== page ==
Dry cereals like brown rice, oats, and barley can be stored for months. An essential course of carbs, cereals offer us an essential source of energy and help to keep us full. They can be used for porridge, added in stews, or eaten by themselves. Buy individually packaged bags to prolong freshness. The shelf-life will depend on the type of cereal. According to the USDA rice and dried pasta has a shelf-life of 2 years. But read the label to know the expiration date and storage conditions.
Whole Wheat Crackers
Wholewheat crackers are a very handy source of energy and can quickly make a meal. Their shelf-life is shorter than the plain version, but the extra fiber in the wholewheat can help you feel full for longer. For a quick snack, eat the crackers by themselves or with nut butter. You can also make them into a sandwich for a more substantial meal. We’ll recommend a family pack that gives you better value for your money. The shelf-life of wholewheat crackers is typically up to 6 months.
Nut butters are nutrient-dense and delicious. Today you have many options available that go beyond peanut butter. Among the butters you can choose are almond, cashew, hazelnut, walnut, brazil nut, and pistachio. Nut butters are very easy to make at home. But their shelf-life is about a few weeks and they must be refrigerated. Commercially available butters can last longer and do not need refrigeration. Keep in mind that even if the label says you can store the butter for up to 2 years, nut butters have a tendency to go rancid if stored for too long. Once opened, you should finish it in 2-3 months. You can use these as a spread or stir them into your sauces, stews, and oatmeal.
Nuts And Trail Mixes
Unlike dried fruits like apples and berries, we are talking of nuts like almonds and walnuts. These can last for months. Nuts are also high energy food, full of healthy fats. An article published in Nutrition Journal revealed that the addition of nuts and dried fruits to a normal diet can not only improve one’s nutritional status but also reduce the risks of developing chronic diseases.
With nuts, dried fruits, and granola, trail mixes are another option that is good for snacking. Some also contain chocolates to make things interesting! Like protein bars, trail mixes are favored by campers and hitchhikers for their quick snacking and energy-boosting qualities. Nuts and trail mixes can last for six months when stored in airtight jars in a dry, cold place.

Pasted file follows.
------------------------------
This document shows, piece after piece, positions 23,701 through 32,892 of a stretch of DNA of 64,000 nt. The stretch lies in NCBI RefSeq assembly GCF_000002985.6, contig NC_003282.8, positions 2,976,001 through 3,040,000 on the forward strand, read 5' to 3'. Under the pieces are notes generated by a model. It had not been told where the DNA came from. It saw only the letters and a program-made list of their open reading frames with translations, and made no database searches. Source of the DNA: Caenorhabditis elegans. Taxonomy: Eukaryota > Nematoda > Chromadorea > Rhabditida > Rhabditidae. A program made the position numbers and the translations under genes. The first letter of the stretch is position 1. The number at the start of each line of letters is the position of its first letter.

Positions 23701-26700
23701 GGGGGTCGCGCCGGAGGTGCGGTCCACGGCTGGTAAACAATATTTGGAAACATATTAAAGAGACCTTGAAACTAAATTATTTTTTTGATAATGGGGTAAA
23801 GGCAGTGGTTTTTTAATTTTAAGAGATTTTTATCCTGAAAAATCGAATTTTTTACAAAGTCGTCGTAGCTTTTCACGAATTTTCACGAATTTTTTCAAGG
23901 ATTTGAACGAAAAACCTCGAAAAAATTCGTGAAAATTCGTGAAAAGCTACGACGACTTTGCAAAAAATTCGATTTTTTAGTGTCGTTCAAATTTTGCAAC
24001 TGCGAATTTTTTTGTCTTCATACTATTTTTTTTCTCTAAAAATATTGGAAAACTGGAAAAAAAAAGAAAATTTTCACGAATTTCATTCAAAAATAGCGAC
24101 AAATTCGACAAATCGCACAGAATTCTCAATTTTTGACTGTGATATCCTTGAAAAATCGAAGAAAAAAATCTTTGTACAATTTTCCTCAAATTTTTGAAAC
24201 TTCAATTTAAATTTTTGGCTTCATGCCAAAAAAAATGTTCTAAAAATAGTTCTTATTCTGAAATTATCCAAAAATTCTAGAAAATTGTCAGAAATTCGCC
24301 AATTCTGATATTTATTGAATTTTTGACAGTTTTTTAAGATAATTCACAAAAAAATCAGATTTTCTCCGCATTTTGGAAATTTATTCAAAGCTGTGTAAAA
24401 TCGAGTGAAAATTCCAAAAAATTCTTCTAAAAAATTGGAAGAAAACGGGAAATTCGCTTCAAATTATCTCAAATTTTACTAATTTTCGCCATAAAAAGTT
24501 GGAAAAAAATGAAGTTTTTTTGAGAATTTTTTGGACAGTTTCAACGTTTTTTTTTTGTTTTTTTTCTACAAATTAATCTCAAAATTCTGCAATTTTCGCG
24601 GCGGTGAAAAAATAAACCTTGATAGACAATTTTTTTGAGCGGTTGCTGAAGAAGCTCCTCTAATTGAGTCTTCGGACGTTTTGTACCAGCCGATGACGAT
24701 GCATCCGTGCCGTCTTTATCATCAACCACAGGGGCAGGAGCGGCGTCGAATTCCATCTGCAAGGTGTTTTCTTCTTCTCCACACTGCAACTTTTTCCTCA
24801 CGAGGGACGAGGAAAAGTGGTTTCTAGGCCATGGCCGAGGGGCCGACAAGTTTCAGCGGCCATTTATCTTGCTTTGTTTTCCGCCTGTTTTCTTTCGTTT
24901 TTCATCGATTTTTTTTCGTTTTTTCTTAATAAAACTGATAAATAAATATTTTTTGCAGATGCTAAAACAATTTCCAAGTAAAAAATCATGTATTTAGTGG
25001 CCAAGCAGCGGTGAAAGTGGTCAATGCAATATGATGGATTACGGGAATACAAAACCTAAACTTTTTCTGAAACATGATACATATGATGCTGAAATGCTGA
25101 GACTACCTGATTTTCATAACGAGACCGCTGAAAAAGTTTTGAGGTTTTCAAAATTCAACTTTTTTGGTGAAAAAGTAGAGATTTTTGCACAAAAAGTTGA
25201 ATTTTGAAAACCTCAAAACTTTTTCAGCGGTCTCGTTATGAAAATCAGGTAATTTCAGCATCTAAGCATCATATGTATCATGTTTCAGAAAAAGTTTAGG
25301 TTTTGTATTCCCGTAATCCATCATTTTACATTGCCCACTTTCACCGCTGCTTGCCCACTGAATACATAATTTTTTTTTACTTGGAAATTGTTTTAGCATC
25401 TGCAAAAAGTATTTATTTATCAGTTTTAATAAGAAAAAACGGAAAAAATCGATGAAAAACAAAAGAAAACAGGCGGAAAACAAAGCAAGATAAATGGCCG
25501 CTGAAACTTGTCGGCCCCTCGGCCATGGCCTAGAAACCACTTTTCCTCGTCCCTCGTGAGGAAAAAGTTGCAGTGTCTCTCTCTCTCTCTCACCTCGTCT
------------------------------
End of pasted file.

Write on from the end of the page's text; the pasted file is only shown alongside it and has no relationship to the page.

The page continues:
Canned Soups and Sauces
For a quick meal that is also delicious, canned soups and sauces are very handy. If you have pasta, you can make a comfortable meal with a can of pasta sauce. Similarly, canned soups can simply be heated and eaten for a quick meal. Luckily there are many flavors of canned soups that you can choose from. This includes tomato basil, butternut squash, chicken noodle, country vegetables and more. The expiration date for canned soups and sauces can range from 1 to 5 years.
Shelf-Stable Milk Or Milk Powder
Milk will spoil in a few hours if kept without refrigeration. Shelf-stable or aseptic milk can stay in your pantry for 6 months but must be refrigerated once opened. The longevity of the milk comes from pasteurizing it at ultra-high temperatures, which is followed by sterile packaging in a carefully controlled sterile environment. Non-dairy milks are also available in shelf-stable packaging.
The next best alternative is milk powder. You can make yogurt, buttermilk, sour cream, cheese, and anything else you may like with powdered milk, as the book 101 Things to do with Powdered Milk shows us. Powdered milk also has a very long shelf life and can last up to 10 years.
Food for infants
If you have a baby in the family, it is imperative that you stock up on infant milk powder and baby food. It is important to stock food that is certified as baby food as these are packaged in a carefully controlled environment. When stocking for an infant, it is wise to store more than you need, since your baby cannot eat any other food.
Since your food supply is limited and likely to be lacking in essential nutrients, it is highly recommended that you also store multivitamins. For its shelf-life, read the label.